Washington, Oct.24 (ANI): US Senator Bob Corker, one of the co-authors of the bill which offers to provide massive military support to Pakistan, has clarified that the provisions in the Defense Bill are neither meant to appease India nor aim to micromanage Pakistan, one of its key allies in the 'war on terror'.
It is worth mentioning here that the US Senate on Friday approved a defence bill for Pakistan with added restrictions that the military assistance being provided to that country should not 'upset the balance of power' in the region.
Some of the experts have interpreted that as a reference to India, however, Corker has rejected the notion.
"Not at all. The provisions in this defense authorization bill have nothing to do with that," Corker, a Republican, said while replying to a question that whether the bill contained restrictions aimed at appeasing the Indian lobby as suggested by some experts.
Corker said the clauses mentioned in the bill were aimed at preventing misuse of the military hardware and ensure that they were being utilized exactly for the purpose they were being provided for.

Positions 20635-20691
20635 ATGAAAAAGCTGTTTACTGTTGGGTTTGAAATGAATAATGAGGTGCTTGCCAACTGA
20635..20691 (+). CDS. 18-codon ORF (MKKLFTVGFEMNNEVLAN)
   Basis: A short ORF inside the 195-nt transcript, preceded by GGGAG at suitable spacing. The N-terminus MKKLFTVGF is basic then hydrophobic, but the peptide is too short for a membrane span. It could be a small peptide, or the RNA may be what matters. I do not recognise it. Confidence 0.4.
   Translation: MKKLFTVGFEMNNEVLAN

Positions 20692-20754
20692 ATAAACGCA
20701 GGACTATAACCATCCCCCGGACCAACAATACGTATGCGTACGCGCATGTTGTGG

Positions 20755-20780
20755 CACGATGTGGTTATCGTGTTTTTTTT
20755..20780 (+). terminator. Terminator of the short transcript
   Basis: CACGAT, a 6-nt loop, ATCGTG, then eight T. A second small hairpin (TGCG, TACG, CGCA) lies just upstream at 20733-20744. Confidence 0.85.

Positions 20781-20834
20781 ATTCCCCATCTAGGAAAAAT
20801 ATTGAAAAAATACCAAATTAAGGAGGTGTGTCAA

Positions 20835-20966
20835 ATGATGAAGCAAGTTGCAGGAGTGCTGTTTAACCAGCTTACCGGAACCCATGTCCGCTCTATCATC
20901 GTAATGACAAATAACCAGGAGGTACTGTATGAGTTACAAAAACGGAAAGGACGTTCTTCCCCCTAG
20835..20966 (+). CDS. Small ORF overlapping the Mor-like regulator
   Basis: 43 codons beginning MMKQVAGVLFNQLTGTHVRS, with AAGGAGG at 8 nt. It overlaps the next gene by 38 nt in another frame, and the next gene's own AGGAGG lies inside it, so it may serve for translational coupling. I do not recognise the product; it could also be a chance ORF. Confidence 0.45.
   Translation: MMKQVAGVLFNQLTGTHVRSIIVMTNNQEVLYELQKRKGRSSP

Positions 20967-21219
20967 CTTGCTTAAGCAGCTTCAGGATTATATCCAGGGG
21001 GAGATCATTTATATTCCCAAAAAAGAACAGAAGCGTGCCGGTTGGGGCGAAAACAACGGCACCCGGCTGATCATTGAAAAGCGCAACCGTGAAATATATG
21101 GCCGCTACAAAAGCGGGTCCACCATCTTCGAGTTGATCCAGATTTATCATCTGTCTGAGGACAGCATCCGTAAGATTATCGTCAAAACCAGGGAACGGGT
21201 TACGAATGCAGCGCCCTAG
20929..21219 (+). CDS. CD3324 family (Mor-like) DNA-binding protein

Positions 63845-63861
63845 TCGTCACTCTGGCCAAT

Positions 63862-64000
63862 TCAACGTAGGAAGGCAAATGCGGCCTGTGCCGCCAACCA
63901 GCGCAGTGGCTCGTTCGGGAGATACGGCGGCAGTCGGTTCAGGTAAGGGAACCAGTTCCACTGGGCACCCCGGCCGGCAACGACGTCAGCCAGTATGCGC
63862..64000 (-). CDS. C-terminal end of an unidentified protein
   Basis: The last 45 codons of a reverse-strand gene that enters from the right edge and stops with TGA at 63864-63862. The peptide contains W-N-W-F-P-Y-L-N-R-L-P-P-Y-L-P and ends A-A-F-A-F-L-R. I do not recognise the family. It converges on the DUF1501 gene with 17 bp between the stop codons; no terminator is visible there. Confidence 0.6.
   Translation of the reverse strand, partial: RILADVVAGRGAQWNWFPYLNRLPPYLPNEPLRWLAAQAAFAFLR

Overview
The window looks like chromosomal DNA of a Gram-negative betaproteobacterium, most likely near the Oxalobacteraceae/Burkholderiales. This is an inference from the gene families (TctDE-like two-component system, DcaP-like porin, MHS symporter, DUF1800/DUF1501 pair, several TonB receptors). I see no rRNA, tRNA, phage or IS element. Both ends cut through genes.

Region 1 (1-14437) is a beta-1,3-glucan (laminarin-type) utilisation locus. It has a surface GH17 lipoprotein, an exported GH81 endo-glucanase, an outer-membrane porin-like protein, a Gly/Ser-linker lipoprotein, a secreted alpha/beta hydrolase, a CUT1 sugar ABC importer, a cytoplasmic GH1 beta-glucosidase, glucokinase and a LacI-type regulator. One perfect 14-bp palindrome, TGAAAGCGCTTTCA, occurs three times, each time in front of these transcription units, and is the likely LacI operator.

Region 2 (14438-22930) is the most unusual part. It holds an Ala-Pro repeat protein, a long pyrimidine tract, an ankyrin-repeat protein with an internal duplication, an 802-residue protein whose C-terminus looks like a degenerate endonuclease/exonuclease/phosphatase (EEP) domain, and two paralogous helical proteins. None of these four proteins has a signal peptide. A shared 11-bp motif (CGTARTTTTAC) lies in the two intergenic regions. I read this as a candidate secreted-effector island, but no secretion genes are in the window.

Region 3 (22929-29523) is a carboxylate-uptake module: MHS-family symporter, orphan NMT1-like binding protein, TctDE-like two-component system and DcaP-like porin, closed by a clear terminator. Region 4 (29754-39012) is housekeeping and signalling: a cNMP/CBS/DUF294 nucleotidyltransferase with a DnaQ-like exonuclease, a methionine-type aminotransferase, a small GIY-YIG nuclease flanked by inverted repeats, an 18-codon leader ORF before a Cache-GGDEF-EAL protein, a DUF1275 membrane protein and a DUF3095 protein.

"This has nothing to do with trying to in any way direct the military efforts of Pakistan. This is something that applies to our U.S. government and our desire for them to make sure that that they are using the funds that we have allocated to them in ways that we prescribe," The Nation quoted Corker, as saying during an interview.
"I assure you that the language in the Defense Authorization Bill that we put in place has nothing to do with any kind of micromanagement or interference in Pakistani affairs," he added.
The new limits mentioned in the bill include efforts to track where the US military hardware sent to Pakistan ends up.
Following the Senate's approval, the bill has been sent to President Barack Obama to be signed into law.
The aid is likely to create more furor in Pakistan, where both the Army and the civilan government are fuming over the 'stern' clauses stitched with the Kerry- Lugar bill, which triples non-military aid to Islamabad to 7.5 billion dollars over the next five years.
The measures, stated in the new defence bill, require the US Secretaries of State and Defence to certify 'whether such reimbursement is consistent with the national security interest of the United States and will not adversely impact the balance of power in the region.'
The bill also says that the Pentagon must certify that Islamabad is involved in a 'concerted' fight against Al-Qaeda, the Taliban, and other extremist groups before it can actually receive the massive aid package.
It also directs the Pentagon to keep a check on how Pakistan uses the military hardware being provided to it in order to 'prohibit the re-transfer of such defence articles and defence services without the consent of the United States.' (ANI)